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Eighty-five years after a famous but ill-equipped Canadian Arctic expedition of 1913 had sacrificed 16 lives, some artifacts appeared on an Internet auction site. They had originated at a "ghost camp," discovered in 1924, where four of the expedition's 28 men, one woman, and two children had perished. Jennifer Niven has completed the unfulfilled mission of survivor William McKinlay to produce a "more honest and revealing account" of the wreck of the Karluk and its aftermath.
The explorers became split into several dispersed groups living "in the shadow of death." Their simultaneously grim and gruesome experiences are interwoven in this minutely detailed and atmospheric retelling, created by combining and comparing firsthand accounts and other sources. The characters are vividly re-created, from the expedition's self-interested leader, whom McKinlay called "a consummate liar and cheat," to the heroic ship's master, who struggled over 700 miles to organize a rescue. Supplemented by haunting and fascinating photographs, The Ice Master makes for harrowing and compulsive reading. This is a momentous story of the Arctic; of adventure, misadventure, and the heights of human endurance. But it is also a story of human failings and the waste of young lives, as poignant now as it was when it was big news in 1914. --Karen Tiley, Amazon.co.uk --This text refers to an out of print or unavailable edition of this title.
The 1913 Canadian Arctic Expedition was perhaps the worst-planned arctic exploration in history. The captain declared the ship unfit for the voyage upon seeing it, and the crew consisted of young sailors who had no arctic experience, and scientists who would be better off teaching in a classroom than searching for an undiscovered arctic continent. Niven's first book, unlike the voyage, is well-researchedDand it's thorough. Screenwriter Niven captivates with her reconstruction of the doomed crew's efforts to survive the harshness of the polar winter, disease, hunger and their own clashing personalities. She expertly captures the feelings of the crew about their situation and about each other, and meticulously recounts the daily activities of the 25 crew members (11 survived), during their long stay as castaways on a small arctic Island. The story does read slowly at points, especially near the beginning of the book. The pace picks up as the book progresses, with the most exciting part being the heroic account of the captain's 700-mile trek from the crew's camp to Siberia in search of a ship that he could use to rescue his men.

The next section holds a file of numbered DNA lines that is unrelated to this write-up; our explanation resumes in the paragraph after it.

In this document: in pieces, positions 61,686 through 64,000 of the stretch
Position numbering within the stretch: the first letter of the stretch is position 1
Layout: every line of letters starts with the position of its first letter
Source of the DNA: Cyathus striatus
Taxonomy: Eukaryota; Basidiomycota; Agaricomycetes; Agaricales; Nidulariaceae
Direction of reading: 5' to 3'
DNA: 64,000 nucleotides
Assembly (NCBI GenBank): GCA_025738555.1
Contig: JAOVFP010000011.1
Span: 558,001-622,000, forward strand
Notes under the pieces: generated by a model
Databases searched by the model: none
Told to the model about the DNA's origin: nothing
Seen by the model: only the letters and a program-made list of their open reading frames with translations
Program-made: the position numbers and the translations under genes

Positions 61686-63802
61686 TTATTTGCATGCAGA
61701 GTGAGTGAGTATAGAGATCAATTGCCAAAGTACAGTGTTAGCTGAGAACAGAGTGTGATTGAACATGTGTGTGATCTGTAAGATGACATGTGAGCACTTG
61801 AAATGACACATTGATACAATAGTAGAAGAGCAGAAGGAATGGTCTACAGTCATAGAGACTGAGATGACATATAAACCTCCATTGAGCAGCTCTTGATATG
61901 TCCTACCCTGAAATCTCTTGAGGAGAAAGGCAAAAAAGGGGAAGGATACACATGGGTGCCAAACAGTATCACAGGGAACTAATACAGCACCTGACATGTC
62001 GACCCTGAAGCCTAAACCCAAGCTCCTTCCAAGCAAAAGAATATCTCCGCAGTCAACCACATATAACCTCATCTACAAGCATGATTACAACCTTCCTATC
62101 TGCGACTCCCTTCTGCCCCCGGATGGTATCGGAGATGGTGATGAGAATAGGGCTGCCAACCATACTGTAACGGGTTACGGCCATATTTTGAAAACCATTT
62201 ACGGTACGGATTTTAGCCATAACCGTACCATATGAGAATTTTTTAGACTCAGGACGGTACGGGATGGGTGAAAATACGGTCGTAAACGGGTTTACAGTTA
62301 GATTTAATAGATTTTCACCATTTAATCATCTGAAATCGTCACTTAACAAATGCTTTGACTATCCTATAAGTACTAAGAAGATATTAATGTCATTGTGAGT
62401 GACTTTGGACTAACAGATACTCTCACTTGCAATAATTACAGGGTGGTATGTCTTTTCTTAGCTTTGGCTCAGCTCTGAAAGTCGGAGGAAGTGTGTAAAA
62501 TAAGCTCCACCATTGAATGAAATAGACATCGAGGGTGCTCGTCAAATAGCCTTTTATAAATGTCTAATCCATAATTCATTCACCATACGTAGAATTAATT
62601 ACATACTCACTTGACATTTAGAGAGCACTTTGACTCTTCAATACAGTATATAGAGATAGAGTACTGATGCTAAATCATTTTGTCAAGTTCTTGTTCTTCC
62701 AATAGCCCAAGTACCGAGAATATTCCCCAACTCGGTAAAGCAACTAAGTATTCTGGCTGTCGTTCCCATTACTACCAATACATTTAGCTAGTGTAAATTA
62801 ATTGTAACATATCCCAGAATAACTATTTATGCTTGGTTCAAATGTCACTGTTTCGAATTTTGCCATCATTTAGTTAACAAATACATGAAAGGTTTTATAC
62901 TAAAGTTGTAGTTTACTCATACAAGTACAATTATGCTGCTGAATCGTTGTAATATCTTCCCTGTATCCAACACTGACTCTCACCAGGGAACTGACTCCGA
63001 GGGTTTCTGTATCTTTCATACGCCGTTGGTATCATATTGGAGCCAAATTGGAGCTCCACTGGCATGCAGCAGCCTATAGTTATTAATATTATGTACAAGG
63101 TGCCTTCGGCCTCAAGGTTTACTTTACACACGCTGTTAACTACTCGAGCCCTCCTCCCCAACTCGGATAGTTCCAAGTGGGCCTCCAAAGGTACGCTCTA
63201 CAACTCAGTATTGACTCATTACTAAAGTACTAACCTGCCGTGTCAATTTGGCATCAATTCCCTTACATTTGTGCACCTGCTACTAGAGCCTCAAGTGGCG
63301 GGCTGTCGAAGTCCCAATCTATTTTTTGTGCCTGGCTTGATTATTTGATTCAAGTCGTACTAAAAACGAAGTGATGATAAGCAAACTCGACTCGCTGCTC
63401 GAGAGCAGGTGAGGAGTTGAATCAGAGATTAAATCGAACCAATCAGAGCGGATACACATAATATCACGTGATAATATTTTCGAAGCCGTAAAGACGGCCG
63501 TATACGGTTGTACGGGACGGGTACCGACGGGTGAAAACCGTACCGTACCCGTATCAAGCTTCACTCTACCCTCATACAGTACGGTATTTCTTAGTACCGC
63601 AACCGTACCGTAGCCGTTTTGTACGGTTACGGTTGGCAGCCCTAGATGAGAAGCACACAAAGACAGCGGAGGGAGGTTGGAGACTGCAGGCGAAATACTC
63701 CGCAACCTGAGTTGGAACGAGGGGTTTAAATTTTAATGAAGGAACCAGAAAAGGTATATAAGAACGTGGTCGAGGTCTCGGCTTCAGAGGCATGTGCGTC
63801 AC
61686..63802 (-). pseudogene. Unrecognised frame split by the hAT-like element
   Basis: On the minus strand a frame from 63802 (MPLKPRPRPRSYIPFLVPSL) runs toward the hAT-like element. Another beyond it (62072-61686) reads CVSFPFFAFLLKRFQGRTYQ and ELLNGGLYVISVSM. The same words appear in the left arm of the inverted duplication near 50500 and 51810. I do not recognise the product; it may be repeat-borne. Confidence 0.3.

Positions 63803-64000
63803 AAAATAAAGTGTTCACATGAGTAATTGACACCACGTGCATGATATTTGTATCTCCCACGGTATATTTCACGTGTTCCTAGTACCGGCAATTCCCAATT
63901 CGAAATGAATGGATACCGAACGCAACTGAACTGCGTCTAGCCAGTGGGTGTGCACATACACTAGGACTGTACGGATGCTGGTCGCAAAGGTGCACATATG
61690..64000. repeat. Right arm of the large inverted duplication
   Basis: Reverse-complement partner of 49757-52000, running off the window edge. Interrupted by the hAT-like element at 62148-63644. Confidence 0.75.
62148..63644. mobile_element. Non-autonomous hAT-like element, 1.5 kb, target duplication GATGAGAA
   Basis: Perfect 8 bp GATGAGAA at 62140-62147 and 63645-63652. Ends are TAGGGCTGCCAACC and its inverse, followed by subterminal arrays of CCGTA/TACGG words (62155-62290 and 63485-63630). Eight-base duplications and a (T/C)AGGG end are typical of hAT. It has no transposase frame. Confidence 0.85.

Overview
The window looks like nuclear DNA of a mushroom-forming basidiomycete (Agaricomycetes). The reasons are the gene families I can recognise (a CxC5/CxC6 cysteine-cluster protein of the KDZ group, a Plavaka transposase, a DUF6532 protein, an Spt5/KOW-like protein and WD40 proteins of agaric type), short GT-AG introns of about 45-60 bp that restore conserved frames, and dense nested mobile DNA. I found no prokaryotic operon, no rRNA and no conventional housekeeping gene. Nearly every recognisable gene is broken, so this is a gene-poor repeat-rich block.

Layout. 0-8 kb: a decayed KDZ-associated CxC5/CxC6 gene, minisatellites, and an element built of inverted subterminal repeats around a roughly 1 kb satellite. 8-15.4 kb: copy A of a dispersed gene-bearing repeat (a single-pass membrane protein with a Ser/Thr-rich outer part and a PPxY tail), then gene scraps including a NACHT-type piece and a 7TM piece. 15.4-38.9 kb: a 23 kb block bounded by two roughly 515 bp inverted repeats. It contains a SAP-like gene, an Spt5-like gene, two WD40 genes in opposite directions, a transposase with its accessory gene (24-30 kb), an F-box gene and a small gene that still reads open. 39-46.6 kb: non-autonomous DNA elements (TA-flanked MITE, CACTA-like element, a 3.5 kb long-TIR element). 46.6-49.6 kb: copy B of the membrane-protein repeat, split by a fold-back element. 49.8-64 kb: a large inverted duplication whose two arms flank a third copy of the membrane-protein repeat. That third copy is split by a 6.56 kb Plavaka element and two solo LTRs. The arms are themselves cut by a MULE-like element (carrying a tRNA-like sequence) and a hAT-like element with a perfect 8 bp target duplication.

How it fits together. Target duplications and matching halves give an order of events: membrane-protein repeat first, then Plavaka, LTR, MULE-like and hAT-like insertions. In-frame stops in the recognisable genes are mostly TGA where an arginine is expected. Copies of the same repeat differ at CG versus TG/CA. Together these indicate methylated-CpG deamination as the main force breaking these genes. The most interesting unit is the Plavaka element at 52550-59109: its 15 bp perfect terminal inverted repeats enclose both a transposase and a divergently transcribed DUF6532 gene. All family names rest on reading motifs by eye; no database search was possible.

Copyright 2000 Reed Business Information, Inc. --This text refers to an out of print or unavailable edition of this title.
Great true story of perseverance and courage. I can not imagine myself in the same situation. A year living with only ice. Read morePublished 22 days ago by Rudy
It's not often that a story consumes me beyond the actual minutes I'm reading but this one did. The hardships these men endured are unimaginable and the detail described in this... Read morePublished 5 months ago by David R. Foster
very interesting story from 100 years ago. Quite the tale of human struggle and survival. I really enjoyed it.Published 11 months ago by Chris D Ouellette
Think you've had a hard day at work? Think again! Have a read of this wonderfully written book and may you never complain again.
Spellbinding in tale and composition... Read more
This is one of those books where you can't put it down until you read one more page, and then it becomes two, and then ten. Excellent book. Read morePublished on Sept. 9 2006 by Melvin Scott
I haven't read a book from cover to cover in years. I picked this one up and could not put it down. Read morePublished on April 4 2004 by John D Hillmer
I haven't ready a book from cover to cover in years. I picked this one up and could not put it down. Read morePublished on April 4 2004 by John D Hillmer
I was mesmerized from the first page. Jennifer Niven's narration and superior writing skills have brought this piece of history alive in this fantastic book. Read morePublished on April 22 2003 by Chris E. Asay
Great read for any artic Exploration or adventure reader. Comparison to Endurance and the Shackleton story are incredibly interesting. Read morePublished on Feb. 10 2003 by rusgc